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Marble Falls canoeists finish 260-mile race, rescue competitor

Marble Falls friends Ross Bingham (front), Rhett Butler, and Miguel Flores pilot their canoe along the 260-mile course of the Texas Water Safari. Photo courtesy of Ross Bingham

Three men from Marble Falls just completed the 260-mile Texas Water Safari, a rugged paddle from the Hill Country to the Gulf Coast branded the “world’s toughest canoe race.” Along the way, the trio rescued a fellow competitor in medical distress.

Ross Bingham, Miguel Flores, and Rhett Butler began their journey at 9 a.m. Saturday, June 8, in San Marcos. They paddled for 65 hours and 26 minutes straight down the San Marcos and Guadalupe rivers to cross the finish line at 2:26 a.m. Tuesday in the town of Seadrift on San Antonio Bay. 

The men had no prior experience before signing up for the challenge but trained for months leading up to it. They finished 36th out of 172 teams, but only 59 teams actually completed the race in time.

Competitors have 100 hours to wrap up the grueling paddle, which has been taking place since 1963. There’s no prize, just bragging rights.

“I think one of the hardest challenges was just the lack of sleep,” Bingham told “We probably slept a total of 45 minutes.”

They paddled through rapids, carried their canoe around dams and over land, navigated alligator-infested waters, and closed out the last 6 miles battling waves in the dark on the open water of San Antonio Bay. 

“None of us had any experience paddling outside of recreational fishing or 10- to 20-mile trips on the Llano or San Saba rivers,” Bingham said. “I’d known about the race for quite awhile. At one point, I brought it up to Miguel, and Rhett already knew about it.”

The three teamed up in September 2023 and began training whenever they could. They are all fathers of young children and had to squeeze in sessions, often waking at 4 a.m. to paddle up and down Lake Marble Falls. Their families supported them throughout, which was essential for their success, Bingham said.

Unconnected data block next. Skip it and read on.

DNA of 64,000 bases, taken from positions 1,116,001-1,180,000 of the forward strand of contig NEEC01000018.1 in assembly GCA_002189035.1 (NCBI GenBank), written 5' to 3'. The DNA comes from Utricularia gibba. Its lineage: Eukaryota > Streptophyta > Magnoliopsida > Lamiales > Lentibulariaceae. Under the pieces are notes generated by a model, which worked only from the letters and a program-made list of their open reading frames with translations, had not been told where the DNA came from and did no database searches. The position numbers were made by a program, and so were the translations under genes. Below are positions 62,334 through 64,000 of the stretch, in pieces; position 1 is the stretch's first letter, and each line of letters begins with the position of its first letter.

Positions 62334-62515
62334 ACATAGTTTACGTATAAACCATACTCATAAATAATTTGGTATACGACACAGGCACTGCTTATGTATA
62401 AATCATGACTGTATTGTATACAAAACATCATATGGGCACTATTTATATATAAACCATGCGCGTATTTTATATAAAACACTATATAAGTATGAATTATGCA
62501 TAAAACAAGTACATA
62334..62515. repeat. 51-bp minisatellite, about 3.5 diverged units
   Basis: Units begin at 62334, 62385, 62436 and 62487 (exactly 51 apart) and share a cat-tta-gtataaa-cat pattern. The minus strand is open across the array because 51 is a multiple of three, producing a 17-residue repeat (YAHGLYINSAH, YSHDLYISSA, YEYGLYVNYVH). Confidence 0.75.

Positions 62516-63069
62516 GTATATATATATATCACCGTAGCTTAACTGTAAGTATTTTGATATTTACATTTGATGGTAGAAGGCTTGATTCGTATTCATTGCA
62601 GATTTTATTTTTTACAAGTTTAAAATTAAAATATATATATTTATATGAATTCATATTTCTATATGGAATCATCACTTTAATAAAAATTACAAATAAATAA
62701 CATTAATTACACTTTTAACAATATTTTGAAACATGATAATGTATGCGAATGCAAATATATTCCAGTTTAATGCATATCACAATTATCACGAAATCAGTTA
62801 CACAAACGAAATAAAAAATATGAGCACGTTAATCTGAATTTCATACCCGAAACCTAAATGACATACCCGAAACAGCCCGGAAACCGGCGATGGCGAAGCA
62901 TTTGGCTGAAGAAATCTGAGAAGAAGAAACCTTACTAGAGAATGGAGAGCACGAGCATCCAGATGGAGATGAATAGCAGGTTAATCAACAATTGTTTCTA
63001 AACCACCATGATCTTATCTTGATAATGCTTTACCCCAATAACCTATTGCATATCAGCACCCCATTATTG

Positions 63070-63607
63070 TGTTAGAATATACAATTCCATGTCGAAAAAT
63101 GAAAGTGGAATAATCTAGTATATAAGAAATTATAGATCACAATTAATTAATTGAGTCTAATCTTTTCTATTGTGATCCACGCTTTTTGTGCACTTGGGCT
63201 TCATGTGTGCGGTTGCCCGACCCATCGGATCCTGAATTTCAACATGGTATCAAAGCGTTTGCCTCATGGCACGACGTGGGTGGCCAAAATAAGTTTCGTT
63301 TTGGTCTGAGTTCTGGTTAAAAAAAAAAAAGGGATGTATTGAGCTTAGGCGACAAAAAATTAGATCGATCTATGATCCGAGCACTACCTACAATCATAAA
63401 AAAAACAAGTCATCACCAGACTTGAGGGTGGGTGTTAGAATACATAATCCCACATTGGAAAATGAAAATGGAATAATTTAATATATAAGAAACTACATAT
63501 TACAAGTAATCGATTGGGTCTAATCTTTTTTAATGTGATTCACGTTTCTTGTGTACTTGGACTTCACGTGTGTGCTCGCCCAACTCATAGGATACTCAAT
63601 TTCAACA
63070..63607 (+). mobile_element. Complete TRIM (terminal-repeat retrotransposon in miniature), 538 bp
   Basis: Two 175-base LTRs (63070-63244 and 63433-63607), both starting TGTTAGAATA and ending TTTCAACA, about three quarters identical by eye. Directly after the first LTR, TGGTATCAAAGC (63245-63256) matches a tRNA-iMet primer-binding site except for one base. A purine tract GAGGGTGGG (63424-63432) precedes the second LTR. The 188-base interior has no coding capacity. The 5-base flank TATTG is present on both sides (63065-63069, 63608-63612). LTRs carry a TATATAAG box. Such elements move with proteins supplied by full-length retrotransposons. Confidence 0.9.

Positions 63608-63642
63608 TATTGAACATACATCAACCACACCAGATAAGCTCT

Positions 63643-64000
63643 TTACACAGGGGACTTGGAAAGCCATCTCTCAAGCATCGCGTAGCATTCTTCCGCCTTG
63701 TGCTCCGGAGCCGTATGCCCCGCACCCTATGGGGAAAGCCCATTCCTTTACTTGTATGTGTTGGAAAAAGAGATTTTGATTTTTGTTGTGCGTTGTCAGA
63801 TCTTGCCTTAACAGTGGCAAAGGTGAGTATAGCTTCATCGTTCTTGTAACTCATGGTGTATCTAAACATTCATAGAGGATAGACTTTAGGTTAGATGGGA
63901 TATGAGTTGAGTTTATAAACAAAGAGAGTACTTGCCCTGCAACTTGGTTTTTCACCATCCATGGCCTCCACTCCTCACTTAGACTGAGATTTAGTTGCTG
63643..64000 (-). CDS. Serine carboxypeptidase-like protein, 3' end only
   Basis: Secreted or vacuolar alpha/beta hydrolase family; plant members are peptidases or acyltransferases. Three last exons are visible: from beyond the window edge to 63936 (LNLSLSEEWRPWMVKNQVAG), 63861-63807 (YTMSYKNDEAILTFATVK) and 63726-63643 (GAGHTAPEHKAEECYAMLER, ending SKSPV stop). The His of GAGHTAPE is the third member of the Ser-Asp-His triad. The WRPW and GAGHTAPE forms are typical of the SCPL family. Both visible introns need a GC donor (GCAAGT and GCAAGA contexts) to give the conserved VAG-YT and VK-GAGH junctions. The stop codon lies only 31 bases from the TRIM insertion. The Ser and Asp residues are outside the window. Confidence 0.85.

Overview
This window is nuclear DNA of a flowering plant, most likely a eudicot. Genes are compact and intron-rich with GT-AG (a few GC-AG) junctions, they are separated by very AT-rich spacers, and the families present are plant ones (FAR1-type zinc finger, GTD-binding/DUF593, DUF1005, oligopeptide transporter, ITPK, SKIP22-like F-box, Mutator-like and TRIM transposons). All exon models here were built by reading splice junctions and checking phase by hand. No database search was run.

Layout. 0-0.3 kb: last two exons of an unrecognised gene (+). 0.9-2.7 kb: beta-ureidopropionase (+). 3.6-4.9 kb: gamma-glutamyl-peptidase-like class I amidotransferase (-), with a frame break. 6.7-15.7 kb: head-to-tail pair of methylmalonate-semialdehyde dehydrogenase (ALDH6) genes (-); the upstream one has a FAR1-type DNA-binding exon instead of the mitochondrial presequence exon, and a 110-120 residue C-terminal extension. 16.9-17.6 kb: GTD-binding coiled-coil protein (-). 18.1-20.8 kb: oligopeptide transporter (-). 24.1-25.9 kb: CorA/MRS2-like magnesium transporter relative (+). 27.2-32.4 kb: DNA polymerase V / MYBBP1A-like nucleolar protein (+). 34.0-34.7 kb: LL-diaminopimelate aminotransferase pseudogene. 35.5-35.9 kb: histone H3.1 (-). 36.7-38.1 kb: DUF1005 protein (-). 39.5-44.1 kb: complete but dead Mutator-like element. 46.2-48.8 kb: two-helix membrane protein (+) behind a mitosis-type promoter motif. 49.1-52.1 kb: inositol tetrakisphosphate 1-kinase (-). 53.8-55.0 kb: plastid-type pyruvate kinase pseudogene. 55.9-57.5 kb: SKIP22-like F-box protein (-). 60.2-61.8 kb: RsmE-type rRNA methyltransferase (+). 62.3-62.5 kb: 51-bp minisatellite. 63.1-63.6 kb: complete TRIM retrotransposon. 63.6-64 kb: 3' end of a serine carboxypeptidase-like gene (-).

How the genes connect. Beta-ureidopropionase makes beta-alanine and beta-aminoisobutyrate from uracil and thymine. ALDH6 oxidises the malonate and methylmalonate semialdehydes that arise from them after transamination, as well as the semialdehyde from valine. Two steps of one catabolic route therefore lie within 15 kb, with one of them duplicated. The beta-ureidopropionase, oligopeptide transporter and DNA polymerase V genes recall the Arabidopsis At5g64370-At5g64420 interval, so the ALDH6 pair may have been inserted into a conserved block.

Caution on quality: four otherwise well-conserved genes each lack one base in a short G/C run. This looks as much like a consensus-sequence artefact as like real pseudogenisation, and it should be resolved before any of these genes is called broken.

“My wife spent a lot of time with the kids while I worked on this, and the other guy’s wives were team captains,” he said. “They were super helpful, and we couldn’t have done the race without them.”

Deep into the Texas Water Safari, the Marble Falls men came across a fellow competitor who seemed to be struggling. The member of a two-person canoe team was unable to continue, exhibiting worrying signs of exhaustion about 3 miles from a checkpoint on a particularly stagnant stretch of the Guadalupe River. 

“We came across him during a very long, difficult session during the heat of the day,” Bingham said. “Just a couple of seconds later, he was falling over and couldn’t paddle. It was pretty clear that they were not going to make it to the next 3 miles easily.”

Bingham switched places with the suffering competitor and helped paddle their canoe to the next checkpoint while his teammates continued in their own vessel. Race support staff were able to get the paddler medical attention. It was later determined they were suffering from rhabdomyolysis, a dangerous condition caused by overexertion that can lead to death or permanent injury if left untreated. According to Bingham, the person made a full recovery.

The three men received the Brad Ellis Spirit Award for their actions. It’s named after a man who died during a previous competition. 

Bingham said the Texas Water Safari was challenging, and if you’re interested in doing it, the race community is very supportive.

“When we first started looking into it, it was a big task, and we did a lot of research,” he said. “There are a lot of people out there who have done it and are willing to help. There is a big community, and they’re cool people.”

Competitors typically must register by May to enter the June race, so start training now to be ready for 2025.